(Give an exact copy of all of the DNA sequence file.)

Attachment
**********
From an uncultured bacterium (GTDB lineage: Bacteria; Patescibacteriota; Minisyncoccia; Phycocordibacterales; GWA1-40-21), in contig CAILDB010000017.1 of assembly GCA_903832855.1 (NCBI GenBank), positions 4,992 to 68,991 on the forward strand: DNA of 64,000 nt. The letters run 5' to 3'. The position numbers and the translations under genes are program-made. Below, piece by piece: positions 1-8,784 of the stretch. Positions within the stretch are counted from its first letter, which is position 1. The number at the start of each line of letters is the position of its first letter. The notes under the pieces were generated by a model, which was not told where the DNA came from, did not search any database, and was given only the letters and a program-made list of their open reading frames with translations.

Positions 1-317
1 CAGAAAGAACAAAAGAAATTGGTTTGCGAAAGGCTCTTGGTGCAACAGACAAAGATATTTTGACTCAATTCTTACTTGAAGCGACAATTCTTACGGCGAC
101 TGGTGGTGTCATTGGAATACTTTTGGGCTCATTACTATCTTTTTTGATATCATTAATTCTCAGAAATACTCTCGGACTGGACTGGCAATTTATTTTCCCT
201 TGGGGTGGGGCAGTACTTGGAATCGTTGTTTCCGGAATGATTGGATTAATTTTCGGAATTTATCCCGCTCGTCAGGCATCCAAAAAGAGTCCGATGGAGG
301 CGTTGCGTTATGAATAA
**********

From an uncultured bacterium (GTDB lineage: Bacteria; Patescibacteriota; Minisyncoccia; Phycocordibacterales; GWA1-40-21), in contig CAILDB010000017.1 of assembly GCA_903832855.1 (NCBI GenBank), positions 4,992 to 68,991 on the forward strand: DNA of 64,000 nt. The letters run 5' to 3'. The position numbers and the translations under genes are program-made. Below, piece by piece: positions 1-8,784 of the stretch. Positions within the stretch are counted from its first letter, which is position 1. The number at the start of each line of letters is the position of its first letter. The notes under the pieces were generated by a model, which was not told where the DNA came from, did not search any database, and was given only the letters and a program-made list of their open reading frames with translations.

Positions 1-317
1 CAGAAAGAACAAAAGAAATTGGTTTGCGAAAGGCTCTTGGTGCAACAGACAAAGATATTTTGACTCAATTCTTACTTGAAGCGACAATTCTTACGGCGAC
101 TGGTGGTGTCATTGGAATACTTTTGGGCTCATTACTATCTTTTTTGATATCATTAATTCTCAGAAATACTCTCGGACTGGACTGGCAATTTATTTTCCCT
201 TGGGGTGGGGCAGTACTTGGAATCGTTGTTTCCGGAATGATTGGATTAATTTTCGGAATTTATCCCGCTCGTCAGGCATCCAAAAAGAGTCCGATGGAGG
301 CGTTGCGTTATGAATAA